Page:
Yuichi Shimazaki received his Doctor’s degree in Science from Nagoya University in 2000. He joined Kyushu University as Assistant Professor and worked on the redox behavior of various metal porphyrin complexes as models of the active site of metalloenzymes. In 2008, he was promoted to Associate Professor at the College of Science, Ibaraki University. His research interests include the oxidation chemistry of the complexes of various metal ions, model studies of metalloenzymes, bioorganometallic chemistry, and weak interactions in metal-organic molecule systems.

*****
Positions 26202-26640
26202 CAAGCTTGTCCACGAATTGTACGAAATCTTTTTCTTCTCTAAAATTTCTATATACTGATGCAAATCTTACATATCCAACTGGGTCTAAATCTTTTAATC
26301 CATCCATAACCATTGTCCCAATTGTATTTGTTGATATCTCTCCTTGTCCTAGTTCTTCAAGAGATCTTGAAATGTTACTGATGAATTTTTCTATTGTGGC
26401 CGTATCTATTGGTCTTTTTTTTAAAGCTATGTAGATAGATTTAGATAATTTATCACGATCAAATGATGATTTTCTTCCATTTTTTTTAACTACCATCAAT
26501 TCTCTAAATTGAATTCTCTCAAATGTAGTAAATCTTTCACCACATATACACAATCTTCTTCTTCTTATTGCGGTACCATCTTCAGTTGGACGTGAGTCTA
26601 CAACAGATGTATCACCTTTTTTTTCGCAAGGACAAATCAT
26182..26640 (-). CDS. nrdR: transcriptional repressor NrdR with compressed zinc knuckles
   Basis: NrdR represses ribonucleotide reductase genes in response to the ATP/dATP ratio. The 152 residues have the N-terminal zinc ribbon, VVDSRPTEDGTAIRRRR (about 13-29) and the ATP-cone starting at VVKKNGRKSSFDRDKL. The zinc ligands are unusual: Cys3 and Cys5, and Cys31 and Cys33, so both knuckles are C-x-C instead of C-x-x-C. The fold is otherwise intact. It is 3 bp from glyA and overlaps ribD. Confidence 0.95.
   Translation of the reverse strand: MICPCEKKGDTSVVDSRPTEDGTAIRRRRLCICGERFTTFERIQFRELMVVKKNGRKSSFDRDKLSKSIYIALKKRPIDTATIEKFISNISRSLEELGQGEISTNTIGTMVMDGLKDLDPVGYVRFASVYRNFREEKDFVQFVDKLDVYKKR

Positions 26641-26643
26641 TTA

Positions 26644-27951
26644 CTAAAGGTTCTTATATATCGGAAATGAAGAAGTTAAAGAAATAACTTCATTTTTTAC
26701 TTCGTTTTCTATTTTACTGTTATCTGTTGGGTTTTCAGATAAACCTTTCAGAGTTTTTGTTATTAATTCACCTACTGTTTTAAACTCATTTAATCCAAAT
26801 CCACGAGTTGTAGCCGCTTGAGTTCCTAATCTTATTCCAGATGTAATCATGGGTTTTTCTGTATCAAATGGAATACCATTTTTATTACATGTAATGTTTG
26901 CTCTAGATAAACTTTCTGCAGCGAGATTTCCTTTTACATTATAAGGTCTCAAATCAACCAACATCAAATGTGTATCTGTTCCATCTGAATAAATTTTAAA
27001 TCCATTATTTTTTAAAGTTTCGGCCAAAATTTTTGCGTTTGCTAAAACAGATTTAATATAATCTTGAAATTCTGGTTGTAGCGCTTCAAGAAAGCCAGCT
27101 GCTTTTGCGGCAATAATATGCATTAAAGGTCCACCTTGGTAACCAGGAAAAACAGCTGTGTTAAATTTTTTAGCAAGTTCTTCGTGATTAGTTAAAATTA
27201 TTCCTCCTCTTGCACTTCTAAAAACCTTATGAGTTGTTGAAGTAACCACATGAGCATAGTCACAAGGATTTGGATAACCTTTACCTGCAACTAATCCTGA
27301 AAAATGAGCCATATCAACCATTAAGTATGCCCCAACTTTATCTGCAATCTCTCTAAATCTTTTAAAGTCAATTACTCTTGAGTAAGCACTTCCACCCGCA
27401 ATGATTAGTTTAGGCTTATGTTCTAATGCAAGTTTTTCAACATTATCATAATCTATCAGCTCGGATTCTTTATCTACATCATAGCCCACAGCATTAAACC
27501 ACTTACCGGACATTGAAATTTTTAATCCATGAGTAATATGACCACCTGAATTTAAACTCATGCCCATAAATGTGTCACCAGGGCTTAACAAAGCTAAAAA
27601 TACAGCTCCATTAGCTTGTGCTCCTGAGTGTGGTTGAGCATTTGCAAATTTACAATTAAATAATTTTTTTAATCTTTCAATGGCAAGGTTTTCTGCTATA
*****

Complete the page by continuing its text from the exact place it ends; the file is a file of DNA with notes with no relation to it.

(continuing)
The redox chemistry of metal complexes has been widely developed in recent years, affording deep insights into the reaction mechanisms for many useful homogeneous catalytic reactions and enzymatic reactions at the active site of metalloenzymes. While studies on oxidative reaction intermediates are in progress, the oxidation state of the metal ions in the active species has not been fully understood until now. Detailed descriptions of the oxidation state of the intermediate are sometimes complicated, because the oxidation locus on oxidized metal complexes is often different from the “formal” oxidation site. Although “formal” and “experimental” oxidation numbers are identical in many cases, they are frequently used as synonyms, since the term of the physical or experimental oxidation state has not been accepted in some areas of chemistry. This practice leads to considerable confusion and presents an obstacle to the progress of the experimental determination of the intermediate. Tetradentate Schiff-bases, such as salens, have received considerable attention as a ligand system due to their relative ease of synthesis, ability to form stable complexes with many metals in a variety of oxidation states, and versatility as catalysts for important organic transformations. Concurrent studies have investigated the electronic structure of oxidized metal salen systems, determining the factors that control the locus of oxidation in these complexes. Depending on the relative energies of the redox-active orbitals, metal complexes with pro-radical ligands can exist in a limiting description as a metal-ligand radical, [Mn+(L•)]n+, or a high valent metal complex, [M(n+1)+(L)]n+. This presentation would discuss with recent advances in the chemistry related with the oxidation behavior of some metal–salen type complexes and their properties, especially focusing on comparison of their properties with those of the high valent metal–phenolate complexes which are iso-electronic with the phenoxyl radical complexes.

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